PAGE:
e-mail appliance


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e-mail appliance

(1) A stand-alone mail server that plugs into the network to provide e-mail for an organization. Typically rack-mounted hardware, the device includes software that provides the message store and transfer agent (see mail server and messaging system). Users access their mail with a client program in their computers or via a Web browser. See server appliance and e-mail interfaces.

(2) A device specialized for accessing e-mail that was introduced around the turn of the century. Today's e-mail appliances are typically smartphones. See Internet appliance and Internet server appliance.


E-Mail Appliance
One of the first e-mail appliances, this seven-ounce, pocket-sized Postbox Express had a built-in analog modem that plugged into a standard telephone jack. (Image courtesy of VTech Holdings Ltd., www.vtech.com)
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References in periodicals archive ?
The iSX Web Server and eSX E-Mail Appliance are loaded into the flash/EEPROM memory of the processor.
The eSX E-Mail Appliance configuration combines a UART physical layer and the PPP, TCP/IP and ICMP network protocols with the SMTP (transmit) and POP3 (receive) application-layer e-mail protocols.
There are two choices to consider when looking at housing email in a dedicated environment: (1) a general-purpose Unix or Windows NT or (2) an e-mail appliance server environment to address e-mail scalability requirements as the company grows.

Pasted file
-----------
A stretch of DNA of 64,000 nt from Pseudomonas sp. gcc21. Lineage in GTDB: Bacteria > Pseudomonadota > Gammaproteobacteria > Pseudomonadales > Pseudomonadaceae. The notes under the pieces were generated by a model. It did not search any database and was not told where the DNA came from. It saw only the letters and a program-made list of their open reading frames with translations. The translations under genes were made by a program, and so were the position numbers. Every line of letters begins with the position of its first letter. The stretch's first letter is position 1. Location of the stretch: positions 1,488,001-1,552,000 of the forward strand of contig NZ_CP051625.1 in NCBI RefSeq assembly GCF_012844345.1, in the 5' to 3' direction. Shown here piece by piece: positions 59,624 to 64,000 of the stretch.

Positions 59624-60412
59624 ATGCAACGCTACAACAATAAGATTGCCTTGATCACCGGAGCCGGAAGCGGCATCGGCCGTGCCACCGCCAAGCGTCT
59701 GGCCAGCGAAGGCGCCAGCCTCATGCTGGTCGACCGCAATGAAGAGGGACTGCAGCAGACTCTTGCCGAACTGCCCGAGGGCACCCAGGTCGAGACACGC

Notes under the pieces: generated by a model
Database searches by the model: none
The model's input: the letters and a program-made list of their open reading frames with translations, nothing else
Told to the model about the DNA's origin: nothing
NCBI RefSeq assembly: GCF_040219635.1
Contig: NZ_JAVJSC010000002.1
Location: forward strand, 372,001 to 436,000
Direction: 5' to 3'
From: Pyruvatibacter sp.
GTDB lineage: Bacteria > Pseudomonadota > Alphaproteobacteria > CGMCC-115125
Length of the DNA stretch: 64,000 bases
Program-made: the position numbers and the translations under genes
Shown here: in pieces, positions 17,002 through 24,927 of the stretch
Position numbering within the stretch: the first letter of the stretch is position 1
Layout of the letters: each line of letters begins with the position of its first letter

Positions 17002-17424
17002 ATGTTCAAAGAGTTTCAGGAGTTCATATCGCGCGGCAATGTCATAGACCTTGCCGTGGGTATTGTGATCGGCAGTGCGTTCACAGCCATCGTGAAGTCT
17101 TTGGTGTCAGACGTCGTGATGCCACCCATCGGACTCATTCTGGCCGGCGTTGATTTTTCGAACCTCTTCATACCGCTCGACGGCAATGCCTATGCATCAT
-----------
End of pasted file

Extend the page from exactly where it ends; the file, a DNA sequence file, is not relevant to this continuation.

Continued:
The second choice to consider is e-mail appliances designed from the ground up for e-mail sending and receiving (via SMTP) and storage and access (via POP and IMAP).
In addition, the offering provides 24/7 e-mail appliance and network management by a professional hosting team that guarantees availability service level agreements.
Hewlett-Packard Co has introduced the HP Digital Sender 8100C, its new network-enabled e-mail appliance for sending paper documents electronically, through a LAN or WAN, to an e-mail or fax location.
But push e-mail appliances have reduced the response times that people expect.
The rapidly expanding range of e-mail security threats is driving demand for e-mail appliances. These threats force companies to look beyond single- point anti-virus and firewall protections for better defenses at the network gateway.